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Cadence Explained

Updated: May 6

What is cadence?

Cadence is the rate at which you pedal it is measured in repetitions per a minute (RPM).

You can control and change your cadence by shifting your gears. If you go into a lower or easier gear you can spin a faster cadence.

How do you measure cadence?

You can measure your cadence through a cadence meter or just shift into an easier gear and consciously spin your legs faster or shift into a harder gear and push on the pedals harder for a slower cadence.

How can cadence help me be a better cyclist?

When you first start cycling it is quite common to be always pushing on the pedals to go faster. The problem here is that you are not using your energy efficiently. With a faster cadence you will improve your pedal stroke and your legs will not become so tired. It’s like lifting heavier weights in the gym. A higher cadence will mean that you will have an increase in blood flow to the muscles – which in turn, means more oxygen in the blood and a higher aerobic performance.

A lower cadence will mean that it is more taxing on the muscles and you will use up your fuel more quickly. This is why in hills where you are forced to ride with a lower cadence you struggle. So on a hill always select the easiest gear and spin your legs faster so you don’t burn out by the time you get to the top.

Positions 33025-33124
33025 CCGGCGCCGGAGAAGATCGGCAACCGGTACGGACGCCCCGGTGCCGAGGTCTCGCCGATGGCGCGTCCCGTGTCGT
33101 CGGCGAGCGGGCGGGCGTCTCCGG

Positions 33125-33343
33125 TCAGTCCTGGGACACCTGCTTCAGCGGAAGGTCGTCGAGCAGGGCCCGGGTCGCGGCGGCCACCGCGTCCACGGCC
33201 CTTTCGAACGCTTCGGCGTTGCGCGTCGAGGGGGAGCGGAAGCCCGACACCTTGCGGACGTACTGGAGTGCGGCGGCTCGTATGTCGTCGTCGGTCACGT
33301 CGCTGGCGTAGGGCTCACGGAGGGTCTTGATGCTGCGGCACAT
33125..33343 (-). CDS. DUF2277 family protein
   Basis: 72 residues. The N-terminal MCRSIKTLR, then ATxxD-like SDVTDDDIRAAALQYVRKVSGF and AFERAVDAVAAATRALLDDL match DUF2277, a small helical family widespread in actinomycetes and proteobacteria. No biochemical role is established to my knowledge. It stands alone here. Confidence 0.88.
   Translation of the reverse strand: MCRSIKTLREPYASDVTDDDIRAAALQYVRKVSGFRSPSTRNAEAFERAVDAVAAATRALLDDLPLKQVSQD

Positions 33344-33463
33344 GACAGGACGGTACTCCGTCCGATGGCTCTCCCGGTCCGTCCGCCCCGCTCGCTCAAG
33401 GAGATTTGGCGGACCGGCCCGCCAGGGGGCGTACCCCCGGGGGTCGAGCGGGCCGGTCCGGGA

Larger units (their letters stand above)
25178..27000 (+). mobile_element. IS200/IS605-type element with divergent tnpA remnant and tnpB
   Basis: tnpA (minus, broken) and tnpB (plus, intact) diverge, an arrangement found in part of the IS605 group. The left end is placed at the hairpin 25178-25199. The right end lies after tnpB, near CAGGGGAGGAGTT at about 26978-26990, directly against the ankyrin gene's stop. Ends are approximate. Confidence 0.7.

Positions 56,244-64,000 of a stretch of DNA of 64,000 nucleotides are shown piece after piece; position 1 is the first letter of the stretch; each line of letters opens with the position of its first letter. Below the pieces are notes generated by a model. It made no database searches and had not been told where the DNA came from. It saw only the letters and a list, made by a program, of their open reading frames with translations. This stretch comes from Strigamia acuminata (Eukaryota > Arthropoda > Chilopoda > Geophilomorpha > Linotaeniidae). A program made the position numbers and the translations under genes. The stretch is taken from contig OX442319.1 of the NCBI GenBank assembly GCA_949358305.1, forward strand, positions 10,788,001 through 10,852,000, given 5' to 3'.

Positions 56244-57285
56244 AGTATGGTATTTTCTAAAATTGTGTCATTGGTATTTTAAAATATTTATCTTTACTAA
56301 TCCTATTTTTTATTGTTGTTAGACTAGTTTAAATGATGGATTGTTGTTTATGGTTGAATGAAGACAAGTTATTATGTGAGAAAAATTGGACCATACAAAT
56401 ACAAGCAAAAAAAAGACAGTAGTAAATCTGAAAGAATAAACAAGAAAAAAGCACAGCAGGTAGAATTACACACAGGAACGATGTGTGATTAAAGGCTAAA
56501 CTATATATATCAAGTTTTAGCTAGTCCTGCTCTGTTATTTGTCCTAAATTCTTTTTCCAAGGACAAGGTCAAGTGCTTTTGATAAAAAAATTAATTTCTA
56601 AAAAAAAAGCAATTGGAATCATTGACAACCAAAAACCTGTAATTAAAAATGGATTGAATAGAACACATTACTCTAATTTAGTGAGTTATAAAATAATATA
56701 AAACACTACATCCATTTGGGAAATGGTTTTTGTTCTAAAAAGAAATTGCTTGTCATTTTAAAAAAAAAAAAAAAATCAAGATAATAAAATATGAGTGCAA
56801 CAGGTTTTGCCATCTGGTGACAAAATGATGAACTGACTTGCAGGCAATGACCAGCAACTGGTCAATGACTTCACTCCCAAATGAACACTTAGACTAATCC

How to improve your cadence

This does take time and practice and can feel quite tiring as you will be using your cardiovascular system more than your strength, so you may feel like your heart rate goes up a little. When out on your ride do some drills of 5mins with a higher cadence than usual, you want to spin your legs fast, but not too much that you are bobbing up and down on the saddle.

Over time if you are conscious of increasing your cadence, it should go up over time. To get an idea to pros will ride at around 100RPM, but for the average cyclist 80RPM is a good number to aim for.

Share in the comments, does cadence confuse you or has it helped you understand cycling better?

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